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Why Target's Prospects Remain Sound

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·3 min read
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Target (NYSE:TGT) stock has suffered a significant drawdown lately after investors were spooked by a series of disappointments, including a poor earnings report, rising systemic risk and an announced inventory cost increase by the company. Consequently, Target's stock has drawn down by nearly 30% in the past month, which conveys an overreaction by investors in my opinion.

Why Target's Prospects Remain Sound
Why Target's Prospects Remain Sound


I believe Target's prospects remain bright, and the stock's recent drawdown provides a lucrative entry-point to value-seeking investors; here's why.

An overreaction to recent bad news

Target released its fiscal first-quarter earnings report last month and revealed an earnings miss of 87 cents per share compared to estimates amid rising input costs severely damaging the income statement. During the quarter, Target's gross margins fell to 25.7% from 30% a year ago amid rising costs of production and retreating economies of scale.

Furthermore, Target announced this week that its inventory costs would rise over the next quarter due to inventory liquidation implications. During the press briefing, Target's Chairman and CEO, Brian Cornell, stated:


"The additional steps we are announcing today will ensure that we deliver for our guests while driving further growth. While these decisions will result in additional costs in the second quarter, we're confident this rapid response will pay off for our business and our shareholders over time, resulting in improved profitability in the second half of the year and beyond."


Although matters might look bad for Target retrospectively, I expect its input costs to wane in the future. Additionally, the inventory liquidation process probably won't have a massive bearing on the company's long-term fortunes.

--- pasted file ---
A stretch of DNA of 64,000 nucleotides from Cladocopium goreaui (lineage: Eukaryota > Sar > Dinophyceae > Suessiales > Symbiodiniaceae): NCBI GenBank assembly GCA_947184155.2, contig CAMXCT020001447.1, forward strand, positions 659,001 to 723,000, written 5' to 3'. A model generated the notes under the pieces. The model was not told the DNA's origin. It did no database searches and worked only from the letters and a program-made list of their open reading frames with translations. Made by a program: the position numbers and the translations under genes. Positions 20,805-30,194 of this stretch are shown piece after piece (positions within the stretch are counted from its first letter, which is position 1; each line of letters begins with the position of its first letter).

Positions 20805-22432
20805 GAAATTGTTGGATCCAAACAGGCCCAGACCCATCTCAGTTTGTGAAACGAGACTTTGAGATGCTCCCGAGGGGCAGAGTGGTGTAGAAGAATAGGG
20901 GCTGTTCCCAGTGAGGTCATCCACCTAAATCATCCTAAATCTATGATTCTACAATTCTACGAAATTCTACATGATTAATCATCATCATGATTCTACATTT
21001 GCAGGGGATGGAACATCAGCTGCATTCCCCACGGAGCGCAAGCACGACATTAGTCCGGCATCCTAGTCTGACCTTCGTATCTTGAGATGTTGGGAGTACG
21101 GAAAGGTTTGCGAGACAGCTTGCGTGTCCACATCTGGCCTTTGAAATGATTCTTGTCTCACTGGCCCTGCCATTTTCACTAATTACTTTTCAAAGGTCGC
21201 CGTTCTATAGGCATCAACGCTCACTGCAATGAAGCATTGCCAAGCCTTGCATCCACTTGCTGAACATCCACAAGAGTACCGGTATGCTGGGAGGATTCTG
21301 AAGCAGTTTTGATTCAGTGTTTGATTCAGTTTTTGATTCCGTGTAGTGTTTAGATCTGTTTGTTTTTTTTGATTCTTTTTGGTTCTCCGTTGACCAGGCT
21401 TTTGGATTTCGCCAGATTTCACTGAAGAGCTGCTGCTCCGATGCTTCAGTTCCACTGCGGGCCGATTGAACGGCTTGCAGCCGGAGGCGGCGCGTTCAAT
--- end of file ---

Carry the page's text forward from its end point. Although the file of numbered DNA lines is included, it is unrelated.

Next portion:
To delve into the cost concerns more, I'd like readers to consider the yield curve and Target's market segmentation. The yield curve suggests that interest rates could rise significantly in the short term, subsequently stabilizing rising input costs and Target's wage bill. Of course, contractionary policies provoke cyclicality in the consumer space as well, but Target operates in the defensive consumer goods market, which is non-cyclical. Thus, Target's top-line sales growth will likely sustain while its input costs wane.

Why Target's Prospects Remain Sound
Why Target's Prospects Remain Sound

Lastly, I'd like to add my two cents on the inventory liquidation. Although no formal steps have been announced, I'm assuming the process would be a standard reserve liquidation, which could see much of Target's inventory being disposed of at significantly discounted prices. We'll likely see some damage on the income statement. However, inventory liquidation is a frequent occurrence in the retail space, and likely won't derail Target's stock any further.

Valuation and dividend boost

Quantitative metrics suggest that Target's current price level is undervalued. Firstly, the company's diluted earnings per share is garnering momentum once more, and secondly, Target's PEG ratio of 0.74 implies that the market has not yet priced in the growth potential.

Why Target's Prospects Remain Sound
Why Target's Prospects Remain Sound

In addition, Target's price-earnings and price-sales ratios are trading near normalized discounts worth 25% and 10%, respectively, implying that there's deep value in the cards.

Why Target's Prospects Remain Sound
Why Target's Prospects Remain Sound

Furthermore, Target announced on Thursday that it's increasing its quarterly dividend by 20% to $1.08 with a forward dividend yield of 2.76%. The dividend increase conveys the company's confidence in its long-term prospects and provides investors with a solid income-based investment opportunity.

The bottom line

Target is at a price level which is both quantitatively and qualitatively lucrative, in my opinion. The long-term prospects remain perfectly intact, and Target's stock is a solid dividend option after the recent increase.

This article first appeared on GuruFocus.